5th worker charged with sex abuse at federal women’s prison
WASHINGTON (AP) — A fifth worker at a federal women’s prison in California has been charged with sexually abusing an inmate, and prosecutors say more arrests are expected at the lockup.
Enrique Chavez, a food service foreman at the federal correctional institution in Dublin, California, is accused of touching an inmate’s breasts, buttocks and genitals in October 2020, according to an indictment unsealed Wednesday in federal court.
Chavez was indicted on March 10, while a Bureau of Prisons task force was at Dublin speaking with inmates and staff about ways to eliminate a culture of abuse at the prison. He was arrested Sunday in Arizona and had been on administrative leave for several months.
“The government is currently investigating additional suspects for related crimes,” prosecutors said in court papers. Investigators were planning to execute multiple search warrants on Wednesday, they said.
Deputy Attorney General Lisa Monaco said in a statement that misconduct by bureau staff, “at any level, will not be tolerated, and our efforts to root it out are far from over.”
Chavez is charged with two counts of abusive sexual contact, which carries a maximum punishment of up to two years in prison. Information on his arraignment and a lawyer who could comment on his behalf was not immediately available.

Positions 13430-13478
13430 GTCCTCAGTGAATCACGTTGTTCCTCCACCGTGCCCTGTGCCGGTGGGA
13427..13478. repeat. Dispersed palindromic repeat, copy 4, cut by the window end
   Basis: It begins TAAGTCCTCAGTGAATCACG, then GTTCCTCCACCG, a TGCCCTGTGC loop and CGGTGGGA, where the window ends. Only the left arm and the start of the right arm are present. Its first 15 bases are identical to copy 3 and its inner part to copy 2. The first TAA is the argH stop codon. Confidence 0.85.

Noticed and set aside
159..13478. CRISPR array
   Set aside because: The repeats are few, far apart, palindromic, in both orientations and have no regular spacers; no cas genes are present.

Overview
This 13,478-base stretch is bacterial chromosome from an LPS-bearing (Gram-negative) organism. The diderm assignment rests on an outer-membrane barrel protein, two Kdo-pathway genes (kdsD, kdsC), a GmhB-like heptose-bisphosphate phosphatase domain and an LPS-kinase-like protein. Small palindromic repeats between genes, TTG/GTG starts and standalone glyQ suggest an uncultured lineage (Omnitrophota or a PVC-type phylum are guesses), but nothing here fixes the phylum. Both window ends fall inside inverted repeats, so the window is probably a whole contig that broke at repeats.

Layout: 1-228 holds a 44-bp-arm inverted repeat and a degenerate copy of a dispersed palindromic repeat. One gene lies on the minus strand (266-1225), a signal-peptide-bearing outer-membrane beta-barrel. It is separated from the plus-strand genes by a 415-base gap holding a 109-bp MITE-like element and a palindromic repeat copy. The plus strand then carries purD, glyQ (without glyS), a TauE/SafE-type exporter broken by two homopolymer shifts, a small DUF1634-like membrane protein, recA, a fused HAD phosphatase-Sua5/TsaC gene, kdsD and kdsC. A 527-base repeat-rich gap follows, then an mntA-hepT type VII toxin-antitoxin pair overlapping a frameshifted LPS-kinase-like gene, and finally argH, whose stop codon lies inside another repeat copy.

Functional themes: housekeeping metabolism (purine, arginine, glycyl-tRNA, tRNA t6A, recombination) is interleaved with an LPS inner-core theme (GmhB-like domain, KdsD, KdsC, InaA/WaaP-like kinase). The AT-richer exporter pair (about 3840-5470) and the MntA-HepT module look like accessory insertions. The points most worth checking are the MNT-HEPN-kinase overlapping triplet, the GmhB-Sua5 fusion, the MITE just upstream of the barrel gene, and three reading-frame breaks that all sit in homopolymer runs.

Chavez is the fifth employee at the prison to be charged with sexual abuse of inmates since last June. Others include the prison’s former warden and a chaplain. Two of the people who have been arrested have pleaded guilty so far.
Chavez’s indictment comes after the Justice Department and the Bureau of Prisons convened a task force of 18 senior executives to visit Dublin, examine conditions and meet with inmates and staff members.
In a statement, Stephanie Hinds, the U.S. attorney in San Francisco, said correctional officers “have a trusted responsibility to protect those under their authority” and that “sexually abusing inmates is a betrayal of that responsibility and undermines a just penal system.”
Sisak reported from New York
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